The School is please to announce a special seminar to be presented by Jeroen Vaes, University of Padova.
Are sexualized female targets human beings? Why males and females dehumanize sexually objectified women.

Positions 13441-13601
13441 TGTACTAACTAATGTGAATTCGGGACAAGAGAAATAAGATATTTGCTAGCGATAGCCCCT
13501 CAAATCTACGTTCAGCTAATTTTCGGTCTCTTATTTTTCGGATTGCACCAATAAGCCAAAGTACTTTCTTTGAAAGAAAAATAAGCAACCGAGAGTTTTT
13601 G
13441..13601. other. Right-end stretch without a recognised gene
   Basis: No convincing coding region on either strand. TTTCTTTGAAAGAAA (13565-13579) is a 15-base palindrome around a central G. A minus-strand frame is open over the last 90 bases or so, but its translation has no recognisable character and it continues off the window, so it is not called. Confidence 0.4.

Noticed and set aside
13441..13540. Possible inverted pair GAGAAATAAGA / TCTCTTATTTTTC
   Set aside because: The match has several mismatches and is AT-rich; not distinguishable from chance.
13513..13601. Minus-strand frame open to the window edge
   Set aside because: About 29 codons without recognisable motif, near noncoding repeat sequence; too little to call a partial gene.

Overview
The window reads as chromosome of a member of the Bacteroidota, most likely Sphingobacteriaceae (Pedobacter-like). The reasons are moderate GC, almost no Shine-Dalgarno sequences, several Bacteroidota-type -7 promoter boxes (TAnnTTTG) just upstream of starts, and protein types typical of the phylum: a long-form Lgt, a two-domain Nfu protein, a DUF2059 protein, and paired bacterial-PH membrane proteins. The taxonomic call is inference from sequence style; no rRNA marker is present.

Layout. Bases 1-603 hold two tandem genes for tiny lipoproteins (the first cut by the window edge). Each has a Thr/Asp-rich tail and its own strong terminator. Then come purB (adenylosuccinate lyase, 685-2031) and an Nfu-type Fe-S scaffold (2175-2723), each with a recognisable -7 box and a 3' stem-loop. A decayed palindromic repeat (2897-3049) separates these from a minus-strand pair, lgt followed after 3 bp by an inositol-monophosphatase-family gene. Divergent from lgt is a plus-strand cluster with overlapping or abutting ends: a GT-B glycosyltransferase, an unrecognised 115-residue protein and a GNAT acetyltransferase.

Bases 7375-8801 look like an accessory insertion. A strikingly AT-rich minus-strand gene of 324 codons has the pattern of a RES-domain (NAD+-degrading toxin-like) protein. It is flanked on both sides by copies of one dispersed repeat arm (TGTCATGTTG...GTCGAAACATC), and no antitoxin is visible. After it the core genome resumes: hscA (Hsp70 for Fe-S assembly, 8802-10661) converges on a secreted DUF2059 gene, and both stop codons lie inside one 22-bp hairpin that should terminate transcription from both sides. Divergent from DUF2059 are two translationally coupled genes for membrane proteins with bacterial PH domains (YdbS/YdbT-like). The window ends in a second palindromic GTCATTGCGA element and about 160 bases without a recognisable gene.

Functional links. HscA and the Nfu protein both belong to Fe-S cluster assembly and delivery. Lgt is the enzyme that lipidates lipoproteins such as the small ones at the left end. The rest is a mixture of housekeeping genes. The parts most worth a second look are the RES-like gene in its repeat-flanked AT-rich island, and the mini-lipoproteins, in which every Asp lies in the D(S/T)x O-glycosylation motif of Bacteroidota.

Focusing on the dehumanization of sexually objectified targets, the present set of studies measured human associations with male and female objectified and non-objectified targets. Adapting a SC-IAT in Study 1, only sexually objectified female targets were associated less with uniquely human words compared to objectified male and both non-objectified targets. Importantly, both male and female participants showed these dehumanizing results, but likely for different reasons. Hypothesizing that females dehumanize objectified female targets because they see them as a disliked subcategory, Study 2 measured the extent to which female participants saw objectified women as a subcategory and identify with them. Results indicated that only female participants who distance themselves from objectified female targets tend to dehumanize them. Study 3, instead, focused on male participants and tested the hypothesis that sexual attraction lies at the basis of males¹ dehumanization of objectified female targets. Male participants were either primed with a sex goal or not and their tendency to dehumanize female targets was measured. Importantly, the female targets in this study were not objectified or sexually arousing per se, but could be seen as such as a result of the manipulation. In addition, participants had to select an attractive or a competent female collaborator for an ostensible online mathematical task. Results indicated that only males with an active sex goal dehumanized the female targets and preferred the attractive instead of the competent collaborator. Taken together, these results indicate the opposing motivations that make both males and females dehumanize objectified women.